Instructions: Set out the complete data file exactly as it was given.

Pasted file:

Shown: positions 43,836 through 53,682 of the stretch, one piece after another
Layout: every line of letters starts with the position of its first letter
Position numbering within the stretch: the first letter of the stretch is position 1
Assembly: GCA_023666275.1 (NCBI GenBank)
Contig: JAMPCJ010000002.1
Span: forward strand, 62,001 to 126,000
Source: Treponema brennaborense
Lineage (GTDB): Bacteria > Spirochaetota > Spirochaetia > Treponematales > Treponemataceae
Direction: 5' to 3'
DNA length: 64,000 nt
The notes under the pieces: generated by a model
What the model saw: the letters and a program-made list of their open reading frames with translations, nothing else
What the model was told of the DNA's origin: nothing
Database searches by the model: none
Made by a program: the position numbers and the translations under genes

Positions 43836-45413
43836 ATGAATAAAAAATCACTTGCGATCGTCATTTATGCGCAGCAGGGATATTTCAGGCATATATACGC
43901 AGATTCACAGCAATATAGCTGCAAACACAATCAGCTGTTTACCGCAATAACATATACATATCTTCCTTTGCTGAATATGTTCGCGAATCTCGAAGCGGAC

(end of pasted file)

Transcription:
Shown: positions 43,836 through 53,682 of the stretch, one piece after another
Layout: every line of letters starts with the position of its first letter
Position numbering within the stretch: the first letter of the stretch is position 1
Assembly: GCA_023666275.1 (NCBI GenBank)
Contig: JAMPCJ010000002.1
Span: forward strand, 62,001 to 126,000
Source: Treponema brennaborense
Lineage (GTDB): Bacteria > Spirochaetota > Spirochaetia > Treponematales > Treponemataceae
Direction: 5' to 3'
DNA length: 64,000 nt
The notes under the pieces: generated by a model
What the model saw: the letters and a program-made list of their open reading frames with translations, nothing else
What the model was told of the DNA's origin: nothing
Database searches by the model: none
Made by a program: the position numbers and the translations under genes

Positions 43836-45413
43836 ATGAATAAAAAATCACTTGCGATCGTCATTTATGCGCAGCAGGGATATTTCAGGCATATATACGC
43901 AGATTCACAGCAATATAGCTGCAAACACAATCAGCTGTTTACCGCAATAACATATACATATCTTCCTTTGCTGAATATGTTCGCGAATCTCGAAGCGGAC